By Terry O’Neill.
The inevitability of gradualness. A significant statement used to indicate a specific slippery slope as illicit actions, apparently condoned, lead to a deteriorating moral climate.
Formal protocols are part of rugby organisation and this year North Otago introduced a NZRU one designed to assist club and representative rugby during the game. It clearly sets specific areas for players, coaches, medical staff and water boys during play, and this strategy is overseen by the match manager wearing a high visibility vest appropriately labelled.
Protocols are only as good as those appointed to enforce them. No matter how essential, they fall apart when administrators fail the challenges of their duty.
An instance smacked of this at Levin Domain last Saturday when no other than Horowhenua-Kapiti coach Jared Tanira went outside the boundaries where he was required to be during the game. Nobody indicated to him he was absolutely out of order. Would the North Otago coach be accorded the same privilege?
Who was the match manager? The logical choice was Union CEO Corey Kennett but that day he was also the Horowhenua-Kapiti manager as well as liaison manager for North Otago! My queries lead to assistant referees on the sideline, all local referees. None was inclined to tap their Tanira on the shoulder and point out the error of his ways.
If the NZRU are going to inflict such protocols on local unions, these will be toothless if not respected and applied fully and equitably by unions. People involved will ignore them if they judge them to be bureaucratic puff.
Eventually the inevitability of gradualness sinks to deterioration of what was once highly prized, integrity and honour in the sporting code or a particular aspect of our society affected. Think of other examples of retrograde steps when protocols or laws are modified or not fully addressed as required.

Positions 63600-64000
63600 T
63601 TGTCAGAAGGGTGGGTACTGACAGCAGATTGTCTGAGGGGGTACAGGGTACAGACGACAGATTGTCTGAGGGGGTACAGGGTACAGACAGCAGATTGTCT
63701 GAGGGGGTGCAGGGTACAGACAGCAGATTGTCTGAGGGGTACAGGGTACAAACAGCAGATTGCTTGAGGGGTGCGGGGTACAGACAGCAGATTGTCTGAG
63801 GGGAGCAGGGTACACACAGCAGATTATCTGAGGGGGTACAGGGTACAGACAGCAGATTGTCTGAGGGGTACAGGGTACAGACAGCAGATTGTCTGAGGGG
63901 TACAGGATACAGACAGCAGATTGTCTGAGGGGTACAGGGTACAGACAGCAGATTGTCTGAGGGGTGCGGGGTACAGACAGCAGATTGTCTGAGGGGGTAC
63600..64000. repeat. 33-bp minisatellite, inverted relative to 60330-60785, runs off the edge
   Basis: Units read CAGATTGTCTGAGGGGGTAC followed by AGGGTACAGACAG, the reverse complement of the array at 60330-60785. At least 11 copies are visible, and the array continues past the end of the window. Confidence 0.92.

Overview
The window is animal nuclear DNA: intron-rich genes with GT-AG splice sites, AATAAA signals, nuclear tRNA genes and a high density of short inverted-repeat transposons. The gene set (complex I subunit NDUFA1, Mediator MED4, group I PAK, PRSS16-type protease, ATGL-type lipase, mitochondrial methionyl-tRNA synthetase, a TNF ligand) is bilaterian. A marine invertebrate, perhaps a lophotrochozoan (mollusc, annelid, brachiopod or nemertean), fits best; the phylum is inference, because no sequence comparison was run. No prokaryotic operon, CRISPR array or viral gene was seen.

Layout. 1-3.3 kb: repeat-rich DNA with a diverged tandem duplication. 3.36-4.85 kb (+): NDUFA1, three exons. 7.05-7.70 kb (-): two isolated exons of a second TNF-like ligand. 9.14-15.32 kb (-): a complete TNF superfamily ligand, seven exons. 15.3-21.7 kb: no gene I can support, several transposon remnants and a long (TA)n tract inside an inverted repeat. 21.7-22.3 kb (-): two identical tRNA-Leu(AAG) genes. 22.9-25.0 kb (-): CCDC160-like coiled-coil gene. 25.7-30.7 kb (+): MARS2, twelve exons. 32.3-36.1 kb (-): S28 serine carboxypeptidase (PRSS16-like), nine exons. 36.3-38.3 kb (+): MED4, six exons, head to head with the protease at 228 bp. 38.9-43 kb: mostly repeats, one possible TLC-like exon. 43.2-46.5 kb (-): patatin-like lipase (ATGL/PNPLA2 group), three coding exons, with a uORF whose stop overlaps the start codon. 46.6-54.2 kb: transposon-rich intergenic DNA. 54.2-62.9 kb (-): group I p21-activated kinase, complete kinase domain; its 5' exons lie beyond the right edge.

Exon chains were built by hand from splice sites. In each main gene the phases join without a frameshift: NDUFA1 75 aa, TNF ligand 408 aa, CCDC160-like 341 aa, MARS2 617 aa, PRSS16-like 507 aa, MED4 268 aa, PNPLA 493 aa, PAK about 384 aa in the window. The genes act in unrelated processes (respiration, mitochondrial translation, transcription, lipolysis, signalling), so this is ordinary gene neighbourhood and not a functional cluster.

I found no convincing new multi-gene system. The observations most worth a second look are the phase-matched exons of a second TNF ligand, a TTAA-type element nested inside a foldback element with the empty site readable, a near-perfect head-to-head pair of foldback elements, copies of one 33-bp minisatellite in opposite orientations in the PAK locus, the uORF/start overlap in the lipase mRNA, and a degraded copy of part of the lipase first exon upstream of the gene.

Similarly there are attitudinal trends locally. We’re constantly aware of people thumbing their noses at laws and bylaws because experience has taught them those laws are not followed up. The illicit seems to become acceptable.
Individuals with enough arrogance for their personal convenience may feel we owe them a right to park vehicles across footpaths, yet obstructed pedestrians have a right to walk there. Consider those who park on the street facing the wrong direction. Note cyclists not bothering to wear the required safety helmet, drivers using cell phones on busy highways and intersections, and so on. Sadly maybe NZRU’s sensible forthright directives on game protocols might go the same way, into nothingness.
One highly respected and endearing North Otago rugby character, whilst involved before today’s technology, ran on the field at breaks in play to pass on words of wisdom to players, water bottle in hand. Towards the end of the game, after another incursion onto the field, the referee called the miscreant aside, and whispered: “If you’re going to come on as a water boy put some bl…. water in the bottle.”
Once upon a time the referee was the judge of what was, and was not, acceptable.